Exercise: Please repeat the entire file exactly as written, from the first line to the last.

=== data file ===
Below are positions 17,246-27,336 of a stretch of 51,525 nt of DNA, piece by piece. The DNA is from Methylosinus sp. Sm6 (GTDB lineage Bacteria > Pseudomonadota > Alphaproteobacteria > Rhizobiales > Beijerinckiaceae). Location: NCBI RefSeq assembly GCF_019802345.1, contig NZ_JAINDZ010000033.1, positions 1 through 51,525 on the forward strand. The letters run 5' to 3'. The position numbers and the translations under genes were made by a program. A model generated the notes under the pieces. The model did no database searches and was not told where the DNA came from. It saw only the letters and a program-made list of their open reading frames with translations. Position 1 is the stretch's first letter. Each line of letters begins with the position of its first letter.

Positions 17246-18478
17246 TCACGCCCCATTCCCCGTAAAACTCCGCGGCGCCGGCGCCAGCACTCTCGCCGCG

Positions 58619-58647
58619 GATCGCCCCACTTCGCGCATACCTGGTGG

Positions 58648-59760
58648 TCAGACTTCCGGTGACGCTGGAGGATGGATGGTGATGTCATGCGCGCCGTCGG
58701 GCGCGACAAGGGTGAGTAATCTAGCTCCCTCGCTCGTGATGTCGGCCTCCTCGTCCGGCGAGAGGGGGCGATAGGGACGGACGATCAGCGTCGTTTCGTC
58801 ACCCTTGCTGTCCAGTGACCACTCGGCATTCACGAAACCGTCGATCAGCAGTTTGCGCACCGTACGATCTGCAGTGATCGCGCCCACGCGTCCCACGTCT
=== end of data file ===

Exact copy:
Below are positions 17,246-27,336 of a stretch of 51,525 nt of DNA, piece by piece. The DNA is from Methylosinus sp. Sm6 (GTDB lineage Bacteria > Pseudomonadota > Alphaproteobacteria > Rhizobiales > Beijerinckiaceae). Location: NCBI RefSeq assembly GCF_019802345.1, contig NZ_JAINDZ010000033.1, positions 1 through 51,525 on the forward strand. The letters run 5' to 3'. The position numbers and the translations under genes were made by a program. A model generated the notes under the pieces. The model did no database searches and was not told where the DNA came from. It saw only the letters and a program-made list of their open reading frames with translations. Position 1 is the stretch's first letter. Each line of letters begins with the position of its first letter.

Positions 17246-18478
17246 TCACGCCCCATTCCCCGTAAAACTCCGCGGCGCCGGCGCCAGCACTCTCGCCGCG

Positions 58619-58647
58619 GATCGCCCCACTTCGCGCATACCTGGTGG

Positions 58648-59760
58648 TCAGACTTCCGGTGACGCTGGAGGATGGATGGTGATGTCATGCGCGCCGTCGG
58701 GCGCGACAAGGGTGAGTAATCTAGCTCCCTCGCTCGTGATGTCGGCCTCCTCGTCCGGCGAGAGGGGGCGATAGGGACGGACGATCAGCGTCGTTTCGTC
58801 ACCCTTGCTGTCCAGTGACCACTCGGCATTCACGAAACCGTCGATCAGCAGTTTGCGCACCGTACGATCTGCAGTGATCGCGCCCACGCGTCCCACGTCT